By Laura Itzkowitz ’09
Why do so
many Smithies, with majors ranging from French and Italian
to anthropology and psychology, turn to teaching English
Laura Itzkowitz ’09 and her charge, Federica.
Read other Notes From
Abroad by Laura Itzkowitz:
In my case, and for many of
my classmates, teaching English has provided an opportunity
to live abroad and experience another culture. Many Smithies
return to the country where they studied abroad. Others,
such as me, decide to explore a new country.
When I graduated
in May 2009, I signed up for a TEFL training course in Rome
and have been teaching here ever since.
was never my career goal. It was a way to get to Rome and
immerse myself in the culture. I am not a conventional teacher
in a classroom. Rather, I teach businessmen in their offices
and children in their homes. This has provided me the unique experience of really
seeing how Italians live and getting to know my students on a personal level,
not to mention getting to know the city of Rome.
Teaching English to Italian
kids can be challenging, but it’s also very rewarding. I am amazed at the progress
of my student Federica, whom I have taught since January 2010. Since increasing
her lessons from one to two hours a week at her mother’s request, I have noticed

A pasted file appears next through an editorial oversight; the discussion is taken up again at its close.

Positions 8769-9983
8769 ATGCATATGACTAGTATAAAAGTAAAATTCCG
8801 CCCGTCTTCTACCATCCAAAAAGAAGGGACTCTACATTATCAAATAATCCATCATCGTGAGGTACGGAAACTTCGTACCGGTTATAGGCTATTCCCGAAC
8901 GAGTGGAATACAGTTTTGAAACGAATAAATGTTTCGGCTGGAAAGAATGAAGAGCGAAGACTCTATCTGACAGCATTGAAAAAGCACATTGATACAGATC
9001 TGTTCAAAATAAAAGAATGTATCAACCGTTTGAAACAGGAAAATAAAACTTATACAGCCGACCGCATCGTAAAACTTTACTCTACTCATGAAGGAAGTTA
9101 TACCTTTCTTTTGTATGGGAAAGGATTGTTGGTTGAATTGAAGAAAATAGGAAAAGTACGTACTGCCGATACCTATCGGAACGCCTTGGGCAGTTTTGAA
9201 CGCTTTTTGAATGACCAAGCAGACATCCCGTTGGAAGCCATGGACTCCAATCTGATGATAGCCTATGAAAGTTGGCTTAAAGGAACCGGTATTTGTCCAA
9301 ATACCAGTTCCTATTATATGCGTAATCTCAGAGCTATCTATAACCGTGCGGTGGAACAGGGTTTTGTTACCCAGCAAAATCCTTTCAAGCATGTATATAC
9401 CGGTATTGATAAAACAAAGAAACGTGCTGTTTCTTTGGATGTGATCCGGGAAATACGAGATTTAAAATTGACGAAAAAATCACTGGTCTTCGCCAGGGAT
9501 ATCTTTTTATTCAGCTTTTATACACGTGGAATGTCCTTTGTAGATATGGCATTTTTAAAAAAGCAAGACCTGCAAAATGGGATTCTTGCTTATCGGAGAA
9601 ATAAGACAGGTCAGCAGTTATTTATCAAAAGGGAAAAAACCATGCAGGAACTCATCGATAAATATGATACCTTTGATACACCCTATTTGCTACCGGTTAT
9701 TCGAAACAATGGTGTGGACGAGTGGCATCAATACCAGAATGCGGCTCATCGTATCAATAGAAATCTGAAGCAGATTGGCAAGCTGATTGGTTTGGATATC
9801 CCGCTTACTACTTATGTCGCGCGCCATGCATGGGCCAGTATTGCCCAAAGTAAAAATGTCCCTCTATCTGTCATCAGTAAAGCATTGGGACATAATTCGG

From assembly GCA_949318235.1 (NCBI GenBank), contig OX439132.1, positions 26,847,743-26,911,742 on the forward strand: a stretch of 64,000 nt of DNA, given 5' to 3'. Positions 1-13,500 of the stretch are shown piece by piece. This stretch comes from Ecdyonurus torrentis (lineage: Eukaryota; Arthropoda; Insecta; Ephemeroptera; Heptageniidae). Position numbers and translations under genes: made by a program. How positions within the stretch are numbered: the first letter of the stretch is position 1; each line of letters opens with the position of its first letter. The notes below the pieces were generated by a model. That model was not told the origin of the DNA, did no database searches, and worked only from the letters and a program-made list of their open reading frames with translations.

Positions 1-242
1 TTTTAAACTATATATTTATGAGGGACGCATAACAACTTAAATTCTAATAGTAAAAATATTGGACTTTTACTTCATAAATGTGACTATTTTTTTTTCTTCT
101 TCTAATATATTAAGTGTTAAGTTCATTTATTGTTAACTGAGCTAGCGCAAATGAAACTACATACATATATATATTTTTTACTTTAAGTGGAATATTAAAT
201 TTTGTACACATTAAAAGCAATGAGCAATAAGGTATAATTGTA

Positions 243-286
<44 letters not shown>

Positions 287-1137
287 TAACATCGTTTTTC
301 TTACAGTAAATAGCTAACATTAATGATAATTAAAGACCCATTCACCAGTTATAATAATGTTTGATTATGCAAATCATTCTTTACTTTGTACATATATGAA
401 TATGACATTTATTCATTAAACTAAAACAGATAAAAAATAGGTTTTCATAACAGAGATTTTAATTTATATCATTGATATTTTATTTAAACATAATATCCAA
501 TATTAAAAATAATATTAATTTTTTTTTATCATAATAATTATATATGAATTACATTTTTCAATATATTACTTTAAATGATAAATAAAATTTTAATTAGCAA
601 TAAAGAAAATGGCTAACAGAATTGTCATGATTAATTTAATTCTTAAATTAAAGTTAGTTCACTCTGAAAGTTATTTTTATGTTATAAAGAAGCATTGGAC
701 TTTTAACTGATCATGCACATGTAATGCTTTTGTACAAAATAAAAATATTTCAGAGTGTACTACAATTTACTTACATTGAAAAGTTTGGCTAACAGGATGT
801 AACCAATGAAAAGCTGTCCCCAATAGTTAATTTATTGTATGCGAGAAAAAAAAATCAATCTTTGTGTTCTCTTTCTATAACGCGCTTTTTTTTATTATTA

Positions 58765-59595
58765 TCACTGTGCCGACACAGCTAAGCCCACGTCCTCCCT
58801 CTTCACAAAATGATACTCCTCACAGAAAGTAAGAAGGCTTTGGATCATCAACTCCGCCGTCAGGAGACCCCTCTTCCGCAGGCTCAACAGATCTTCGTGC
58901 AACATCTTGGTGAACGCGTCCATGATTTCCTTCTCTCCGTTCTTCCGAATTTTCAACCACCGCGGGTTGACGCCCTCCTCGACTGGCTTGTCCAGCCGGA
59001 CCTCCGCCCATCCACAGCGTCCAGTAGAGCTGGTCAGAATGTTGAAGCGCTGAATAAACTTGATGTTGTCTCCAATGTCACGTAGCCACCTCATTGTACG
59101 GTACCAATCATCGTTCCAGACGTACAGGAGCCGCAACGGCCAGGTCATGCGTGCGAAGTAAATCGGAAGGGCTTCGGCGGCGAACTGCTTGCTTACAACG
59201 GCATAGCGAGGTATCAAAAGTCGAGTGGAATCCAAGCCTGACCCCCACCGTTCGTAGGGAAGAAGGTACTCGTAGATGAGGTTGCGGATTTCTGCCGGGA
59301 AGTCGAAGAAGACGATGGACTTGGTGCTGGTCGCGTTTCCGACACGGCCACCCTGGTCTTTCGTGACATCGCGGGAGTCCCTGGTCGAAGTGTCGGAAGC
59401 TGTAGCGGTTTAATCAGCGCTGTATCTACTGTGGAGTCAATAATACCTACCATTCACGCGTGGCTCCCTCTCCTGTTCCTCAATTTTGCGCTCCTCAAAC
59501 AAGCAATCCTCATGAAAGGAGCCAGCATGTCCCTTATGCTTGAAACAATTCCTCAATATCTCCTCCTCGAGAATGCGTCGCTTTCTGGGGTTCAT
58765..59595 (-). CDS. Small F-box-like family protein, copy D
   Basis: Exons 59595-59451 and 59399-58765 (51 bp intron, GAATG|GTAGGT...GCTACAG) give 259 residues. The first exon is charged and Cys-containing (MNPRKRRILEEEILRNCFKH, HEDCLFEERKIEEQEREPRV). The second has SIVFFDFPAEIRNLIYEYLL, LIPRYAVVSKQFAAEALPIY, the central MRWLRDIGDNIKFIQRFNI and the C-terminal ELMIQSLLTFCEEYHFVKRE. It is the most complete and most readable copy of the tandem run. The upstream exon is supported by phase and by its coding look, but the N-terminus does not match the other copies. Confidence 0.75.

a profound change in which we can have a more natural conversation in English.
Early in our instruction, we
English teachers use fixed questions with standard answers: “What’s your name?” “My name is Federica.” After a while, we progress
to questions like, “What do you like to do in the summer?” After a year with
Federica, she answers at length: “I go to Sardinia with my family. I like to
go swimming in the sea and ride a bike in the park. I like summer because it’s
Equally rewarding is the friendly
bond I have forged with Federica and her family. A couple
of weeks ago they invited me to dinner. Some might think
it strange for a teacher to visit for dinner, but Federica
was thrilled. She and her mother used a nice tablecloth and
brought out their best dishes and silverware. It seemed the
whole family was excited. No longer just the English teacher,
I was an honored guest.
As I sat next to Federica, I
noticed I was speaking more English and less Italian with
her than with my other students. Thanks to my lessons, her
parents said, she will go to a special middle school and
high school where she can learn English at a more advanced
I encouraged them to bring Federica
to Boston during summer vacation, so she could practice speaking
English and learn more about American culture.
Then her parents
switched to Italian and regaled me with stories of their
honeymoon in the United States, when they drove along the
California coast and inland to the Grand Canyon and Death
Valley. They could hardly describe the sights to Federica,
as there is nothing remotely like them in Italy. Next they
hope to see the East Coast. They want to learn more about
the American way of life.
As someone always fascinated
by foreign cultures, it’s amazing to see
this Italian family so interested in my culture.
Having dinner with them, I feel
like more than just an English teacher. I feel like a part
of their family.